The point of a pelham is that it's a less sophisticated double bridle - it doesn't have two separate bits, so you don't separate the action as much, but it is supposed to ride like the combination of a snaffle and curb. It also has less disastrous results if used improperly, and is less metal in a horse's mouth - very useful as a halfway stage between a snaffle and double bridle. There are always some horses who work great in a double but need the curb action separated so never pick up the contact properly in a pelham (like my horse), and there are some who find the double simply too much metal in the mouth, but in general the traditional showing progression of bits is from snaffle to pelham to double bridle in terms of training.

When we show hunters here, accepting the pelham or a double bridle (both can be used in the show ring, but you see more pelhams than doubles) is a sign of having a mature mouth. If the horse looks like it's carting round and needs the leverage to stop, then obviously it won't place as well as a good horse in a snaffle, but a horse working well, properly accepting contact and working in an outline in a pelham is going to beat an equally good horse in a snaffle here as it's just a sign of having reached the next level of training. Traditionally, hunters were ridden 'on the curb', and whilst that isn't the case now, a pelham or double is still the correct way to bit hunters here for showing, unless they need a snaffle as they haven't reached the point of accepting a pelham or double.

That's here though, and I know things are pretty different here. I can see why needing a leverage bit to control your horse would be frowned on, but I struggle to understand why you would be marked down if your horse went nicely in a pelham. Crazy old showing, huh?
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post #25 of 26 Old 07-26-2012, 07:25 PM Thread Starter
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Yeah from what I keep hearing it all depends on the judge. Some see a Pelham as a question mark as to how the horse behaves since it is a stronger bit so as much as possible I guess you should try to go in the softest bit possible to show that your horse is calm well trained and easily controlled.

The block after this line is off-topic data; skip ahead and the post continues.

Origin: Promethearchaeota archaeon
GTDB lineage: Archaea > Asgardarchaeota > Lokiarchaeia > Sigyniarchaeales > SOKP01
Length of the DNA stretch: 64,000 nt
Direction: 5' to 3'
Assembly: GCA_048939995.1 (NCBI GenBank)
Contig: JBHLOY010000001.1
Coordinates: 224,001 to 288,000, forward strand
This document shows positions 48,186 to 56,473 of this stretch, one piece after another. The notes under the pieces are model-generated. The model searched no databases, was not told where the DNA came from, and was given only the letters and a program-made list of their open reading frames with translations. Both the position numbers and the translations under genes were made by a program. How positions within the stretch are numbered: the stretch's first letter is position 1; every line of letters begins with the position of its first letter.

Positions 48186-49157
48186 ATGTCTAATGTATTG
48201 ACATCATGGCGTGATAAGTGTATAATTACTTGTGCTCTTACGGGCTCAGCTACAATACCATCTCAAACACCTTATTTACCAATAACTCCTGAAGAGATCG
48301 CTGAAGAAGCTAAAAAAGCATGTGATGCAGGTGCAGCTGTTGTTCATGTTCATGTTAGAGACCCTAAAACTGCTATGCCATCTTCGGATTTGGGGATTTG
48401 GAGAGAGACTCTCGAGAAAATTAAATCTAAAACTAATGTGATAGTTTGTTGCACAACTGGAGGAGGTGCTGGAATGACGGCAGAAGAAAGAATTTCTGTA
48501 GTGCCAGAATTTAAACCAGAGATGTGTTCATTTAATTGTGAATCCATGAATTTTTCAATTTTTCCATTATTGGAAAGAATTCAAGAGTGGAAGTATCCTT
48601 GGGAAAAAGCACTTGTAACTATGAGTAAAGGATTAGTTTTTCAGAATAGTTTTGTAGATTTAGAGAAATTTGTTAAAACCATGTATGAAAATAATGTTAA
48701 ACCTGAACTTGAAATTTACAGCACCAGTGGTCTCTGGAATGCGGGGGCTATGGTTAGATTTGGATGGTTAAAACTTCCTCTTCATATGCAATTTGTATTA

I don't think Pelhams are all that strong especially when compared to some other bits but just going by the reasoning I was given.

I am glad that at least my trainer thinks that the Pelham will be a good training tool in between shows however
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post #26 of 26 Old 07-26-2012, 10:05 PM
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If you're most comfortable riding in the pelham, go with the pelham. The point is for you and your horse to have the best ride you can have. Besides, if you horse carries herself wrongly in a snaffle, she'll be sore and using the wrong muscles, throwing away all of the hard work you put into proper muscling.

Let's put it this way: If I were to slap my horse into a dee ring instead of his pelham, his nose would be dragging on the ground and he'd be strung out and heavy. Long story short, he was trained to peanut roll before I got him.

Have fun at your show!

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Vlogging about Midwest trail riding here: https://www.youtube.com/channel/UC_u...tIjwnOxjKzOfjA